Lionsgate stepped up its online marketing efforts today by revealing the outside poster for its upcoming film “Crank High Voltage” … on Twitter.
The studio uploaded the poster to Twitpic, Twitter’s photo-sharing site, this morning, then sent a link to the poster to its 980 followers via a Twitter tweet.
"To our knowledge, it’s the first time a studio has debuted original content on Twitter. We thought it would be a great way to kick off our Twitter campaign for the film,” Danielle DePalma, vice president of new media for Lionsgate, told TheWrap. “We are very excited about the direct, real-time communication with film fans that Twitter affords and wanted to let everyone know that Twitter is going to be a place that they can get exclusive Lionsgate content and news before anyone else.”
Lionsgate operates three Twitter accounts that send their followers updates about films, events and other news. The tweet regarding the “Crank” poster was sent via “lionsgatefilms” this morning.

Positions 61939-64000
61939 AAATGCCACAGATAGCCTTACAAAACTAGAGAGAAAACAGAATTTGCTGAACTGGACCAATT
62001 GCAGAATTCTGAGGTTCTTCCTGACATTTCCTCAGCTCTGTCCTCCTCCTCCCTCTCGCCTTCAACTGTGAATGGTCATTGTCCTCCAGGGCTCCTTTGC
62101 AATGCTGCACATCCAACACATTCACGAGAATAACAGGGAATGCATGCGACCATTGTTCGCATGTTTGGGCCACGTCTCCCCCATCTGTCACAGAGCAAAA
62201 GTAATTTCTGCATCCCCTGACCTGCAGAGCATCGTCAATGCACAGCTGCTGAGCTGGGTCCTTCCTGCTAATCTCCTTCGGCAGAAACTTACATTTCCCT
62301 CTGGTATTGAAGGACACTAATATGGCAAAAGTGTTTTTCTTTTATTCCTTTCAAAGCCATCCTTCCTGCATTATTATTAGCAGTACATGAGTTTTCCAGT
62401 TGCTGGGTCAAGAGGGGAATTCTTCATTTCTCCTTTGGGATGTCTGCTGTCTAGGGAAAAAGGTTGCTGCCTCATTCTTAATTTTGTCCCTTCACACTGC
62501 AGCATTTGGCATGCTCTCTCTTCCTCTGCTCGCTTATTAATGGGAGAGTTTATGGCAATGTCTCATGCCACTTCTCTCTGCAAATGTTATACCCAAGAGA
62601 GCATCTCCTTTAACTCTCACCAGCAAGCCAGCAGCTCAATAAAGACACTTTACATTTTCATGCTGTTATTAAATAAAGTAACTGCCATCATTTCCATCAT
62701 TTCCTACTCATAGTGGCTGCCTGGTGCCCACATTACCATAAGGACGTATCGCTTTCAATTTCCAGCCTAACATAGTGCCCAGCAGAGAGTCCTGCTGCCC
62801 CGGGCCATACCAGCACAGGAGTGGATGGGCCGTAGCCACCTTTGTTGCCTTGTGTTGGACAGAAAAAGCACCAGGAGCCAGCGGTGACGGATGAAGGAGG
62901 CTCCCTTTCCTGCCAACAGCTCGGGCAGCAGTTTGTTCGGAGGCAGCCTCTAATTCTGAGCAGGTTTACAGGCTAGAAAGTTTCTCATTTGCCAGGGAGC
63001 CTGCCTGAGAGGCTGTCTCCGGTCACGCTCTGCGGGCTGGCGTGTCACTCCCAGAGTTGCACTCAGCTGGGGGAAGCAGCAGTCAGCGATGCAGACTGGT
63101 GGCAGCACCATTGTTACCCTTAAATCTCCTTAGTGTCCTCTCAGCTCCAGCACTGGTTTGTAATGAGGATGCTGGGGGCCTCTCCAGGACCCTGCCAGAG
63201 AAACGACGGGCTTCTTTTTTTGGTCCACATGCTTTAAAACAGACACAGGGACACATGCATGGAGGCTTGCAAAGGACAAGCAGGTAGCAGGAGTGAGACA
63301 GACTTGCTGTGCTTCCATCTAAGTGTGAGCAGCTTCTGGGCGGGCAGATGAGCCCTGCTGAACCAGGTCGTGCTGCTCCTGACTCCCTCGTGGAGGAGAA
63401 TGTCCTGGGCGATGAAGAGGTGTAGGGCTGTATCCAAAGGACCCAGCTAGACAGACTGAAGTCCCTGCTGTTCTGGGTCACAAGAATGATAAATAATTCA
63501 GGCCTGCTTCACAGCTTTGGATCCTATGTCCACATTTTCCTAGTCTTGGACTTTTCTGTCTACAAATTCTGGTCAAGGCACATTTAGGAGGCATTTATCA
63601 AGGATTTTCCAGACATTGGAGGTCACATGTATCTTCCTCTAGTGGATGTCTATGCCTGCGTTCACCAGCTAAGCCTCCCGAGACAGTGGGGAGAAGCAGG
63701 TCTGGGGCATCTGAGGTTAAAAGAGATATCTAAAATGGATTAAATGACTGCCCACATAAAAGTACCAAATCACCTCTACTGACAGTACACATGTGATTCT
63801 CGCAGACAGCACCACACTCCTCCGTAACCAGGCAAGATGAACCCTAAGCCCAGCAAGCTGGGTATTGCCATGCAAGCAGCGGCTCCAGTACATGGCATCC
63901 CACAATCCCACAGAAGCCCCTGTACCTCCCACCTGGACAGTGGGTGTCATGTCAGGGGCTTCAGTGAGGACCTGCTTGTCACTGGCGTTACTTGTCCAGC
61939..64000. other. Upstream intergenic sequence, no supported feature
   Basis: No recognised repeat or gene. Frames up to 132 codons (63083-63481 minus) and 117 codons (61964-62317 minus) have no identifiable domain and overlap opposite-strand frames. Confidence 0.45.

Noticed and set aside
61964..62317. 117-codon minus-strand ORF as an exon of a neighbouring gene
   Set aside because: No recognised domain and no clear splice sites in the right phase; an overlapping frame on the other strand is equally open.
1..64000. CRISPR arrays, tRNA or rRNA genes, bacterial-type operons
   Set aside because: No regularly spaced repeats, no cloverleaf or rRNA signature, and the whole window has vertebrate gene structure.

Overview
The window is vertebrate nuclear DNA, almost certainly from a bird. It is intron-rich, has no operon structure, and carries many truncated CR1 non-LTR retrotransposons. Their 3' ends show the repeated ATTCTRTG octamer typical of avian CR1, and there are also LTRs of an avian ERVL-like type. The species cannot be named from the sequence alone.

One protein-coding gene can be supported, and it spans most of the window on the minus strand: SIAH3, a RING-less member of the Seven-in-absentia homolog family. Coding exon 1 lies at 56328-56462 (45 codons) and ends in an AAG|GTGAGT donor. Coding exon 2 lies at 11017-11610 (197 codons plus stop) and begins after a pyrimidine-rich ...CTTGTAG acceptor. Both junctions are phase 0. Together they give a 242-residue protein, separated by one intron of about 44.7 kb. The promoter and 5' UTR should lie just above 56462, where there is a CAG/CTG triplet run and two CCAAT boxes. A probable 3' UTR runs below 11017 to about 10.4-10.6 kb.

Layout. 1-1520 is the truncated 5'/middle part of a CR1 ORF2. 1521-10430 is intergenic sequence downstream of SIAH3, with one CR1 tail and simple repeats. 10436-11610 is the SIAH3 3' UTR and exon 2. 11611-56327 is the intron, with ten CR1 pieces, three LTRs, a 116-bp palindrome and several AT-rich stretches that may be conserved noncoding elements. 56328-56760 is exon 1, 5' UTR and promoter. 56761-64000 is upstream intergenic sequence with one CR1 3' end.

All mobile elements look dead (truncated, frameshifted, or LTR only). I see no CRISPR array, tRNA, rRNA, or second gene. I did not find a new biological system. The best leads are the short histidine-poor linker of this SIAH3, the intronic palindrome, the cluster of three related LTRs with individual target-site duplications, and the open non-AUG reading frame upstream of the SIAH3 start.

DePalma said the studio has been using Twitter to track users’ opinions of their films but now plans to use it more as a medium to market titles directly to moviegoers. “[Twitter] has developed into the perfect tool for real-time updates about content, screenings and regional promotions. We plan on getting much more active from here,” she said.
Gordon Paddison, former online marketing head for New Line and principal of new-media marketing consultancy firm Stradella Road, said that debuting the new art on Twitter is a good way to reach the film’s core audience of young males. “The film is ADD and the audience is ADD," he said. "So it’s a good match between audience and product. So putting it on Twitter is an interesting idea.
“Twitter does have an audience of influencers. It isn’t a community in the same way other social networking generally is. It’s not like Facebook, where you’re sharing stuff with a bunch of friends. On Twitter, you’re broadcasting to a group of people who are following your insights.”
However, blogger Elisabeth Rappe fears studios marketing on Twitter could threaten film bloggers who depend on offering sneak peeks of studio art and trailers, and also could cost Twitter cultural cache.
“Many are applauding this new frontier of communication, while others say this is the beginning of the end,” Rappe wrote on the Cinematical blog. “The Re-tweeting of posters, stills and trailers could put us all out of work. For other media geeks, the ‘Crank’ poster means that Twitter is no longer cool, and is now just another tool of the corporate machine.”